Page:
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I'm trying to implement the ideas from http://thinkrelevance.com/blog/2013/06/04/clojure-workflow-reloaded into my codebase.

I have a dao layer, where I now need to pass in a database in order to avoid global state. One thing that is throwing me off is the phrase:

Any function which needs one of these components has to take it as a parameter. This isn't as burdensome as it might seem: each function gets, at most, one extra argument providing the "context" in which it operates. That context could be the entire system object, but more often will be some subset. With judicious use of lexical closures, the extra arguments disappear from most code.

Where should I use closures in order to avoid passing global state for every call? One example would be to create an init function in the dao layer, something like this:

(defprotocol Persistable
  (collection-name [this]))

(def save nil)

(defn init [{:keys [db]}]
  (alter-var-root #'save (fn [_] (fn [obj] (mc/insert-and-return db (collection-name obj) obj WriteConcern/SAFE)))))

This way I can initiate my dao layer from the system/start function like this:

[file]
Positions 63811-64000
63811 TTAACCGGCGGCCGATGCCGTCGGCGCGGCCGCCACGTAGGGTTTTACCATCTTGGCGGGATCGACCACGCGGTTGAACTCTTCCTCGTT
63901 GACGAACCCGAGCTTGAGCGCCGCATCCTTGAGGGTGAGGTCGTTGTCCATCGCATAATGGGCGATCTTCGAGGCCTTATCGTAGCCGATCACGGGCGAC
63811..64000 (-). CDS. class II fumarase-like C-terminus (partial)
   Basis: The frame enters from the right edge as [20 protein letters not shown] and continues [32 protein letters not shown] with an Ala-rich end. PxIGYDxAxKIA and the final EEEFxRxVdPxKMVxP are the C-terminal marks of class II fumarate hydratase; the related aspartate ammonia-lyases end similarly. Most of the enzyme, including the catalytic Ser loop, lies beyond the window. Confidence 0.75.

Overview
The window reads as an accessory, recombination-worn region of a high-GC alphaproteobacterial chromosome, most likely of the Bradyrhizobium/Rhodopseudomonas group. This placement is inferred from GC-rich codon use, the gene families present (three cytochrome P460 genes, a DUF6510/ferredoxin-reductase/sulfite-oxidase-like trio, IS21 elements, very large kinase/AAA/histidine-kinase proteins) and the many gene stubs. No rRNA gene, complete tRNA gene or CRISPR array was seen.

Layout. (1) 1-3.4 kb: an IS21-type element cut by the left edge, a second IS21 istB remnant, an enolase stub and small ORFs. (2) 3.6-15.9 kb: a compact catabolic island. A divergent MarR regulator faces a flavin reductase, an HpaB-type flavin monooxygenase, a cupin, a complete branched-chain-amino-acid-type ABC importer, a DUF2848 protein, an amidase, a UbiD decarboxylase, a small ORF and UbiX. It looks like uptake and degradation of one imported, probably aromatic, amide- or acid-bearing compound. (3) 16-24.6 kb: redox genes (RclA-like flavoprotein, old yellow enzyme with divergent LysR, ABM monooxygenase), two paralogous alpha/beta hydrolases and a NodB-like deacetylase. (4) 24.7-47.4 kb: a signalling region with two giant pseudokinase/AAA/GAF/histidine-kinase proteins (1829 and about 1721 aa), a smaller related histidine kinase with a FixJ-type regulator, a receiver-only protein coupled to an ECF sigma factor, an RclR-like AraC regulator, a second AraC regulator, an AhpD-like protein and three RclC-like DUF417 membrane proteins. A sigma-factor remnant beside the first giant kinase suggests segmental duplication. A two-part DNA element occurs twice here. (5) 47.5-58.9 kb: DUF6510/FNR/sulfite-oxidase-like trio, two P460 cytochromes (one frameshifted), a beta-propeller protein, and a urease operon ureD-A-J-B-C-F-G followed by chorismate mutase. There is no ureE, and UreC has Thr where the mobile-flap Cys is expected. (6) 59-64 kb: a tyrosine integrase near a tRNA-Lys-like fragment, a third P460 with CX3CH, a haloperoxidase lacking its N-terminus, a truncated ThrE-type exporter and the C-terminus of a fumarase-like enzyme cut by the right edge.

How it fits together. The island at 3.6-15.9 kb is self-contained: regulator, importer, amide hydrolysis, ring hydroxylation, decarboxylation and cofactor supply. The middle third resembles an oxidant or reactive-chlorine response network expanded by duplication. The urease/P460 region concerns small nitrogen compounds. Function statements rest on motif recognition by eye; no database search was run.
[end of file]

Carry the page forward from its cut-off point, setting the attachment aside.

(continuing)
(defn start
  [{:keys [db] :as system}]
  (let [d (-> db
              (mc/connect)
              (mc/get-db "my-test"))]
    (dao/init d)
    (assoc system :db d)))

This works, but it feels a bit icky. Is there a better way? If possible I would like to avoid forcing clients of my dao layer to have to pass a database every time it uses a function.

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1 Answer

up vote 7 down vote accepted

You can use higher order function to represent your DAO layer - that's the crux of functional programming, using functions to represent small to large parts of your system. So you have a higher order function which takes in the DB connection as param and return you another function which you can use to call various operations like save, delete etc on the database. Below is one such example:

(defn db-layer [db-connection]
  (let [db-operations {:save (fn [obj] (save db-connection obj))
                       :delete (fn [obj] (delete db-connection obj))
                       :query (fn [query] (query db-connection query))}]
    (fn [operation & params]
      (-> (db-operations operation) (apply params)))))

Usage of DB layer:

(let [my-db (create-database)
      db-layer-fn (db-layer my-db)]
  (db-layer-fn :save "abc")
  (db-layer-fn :delete "abc"))

This is just an example of how higher order functions can allow you to sort of create a context for another set of functions. You can take this concept even further by combining it with other Clojure features like protocols.

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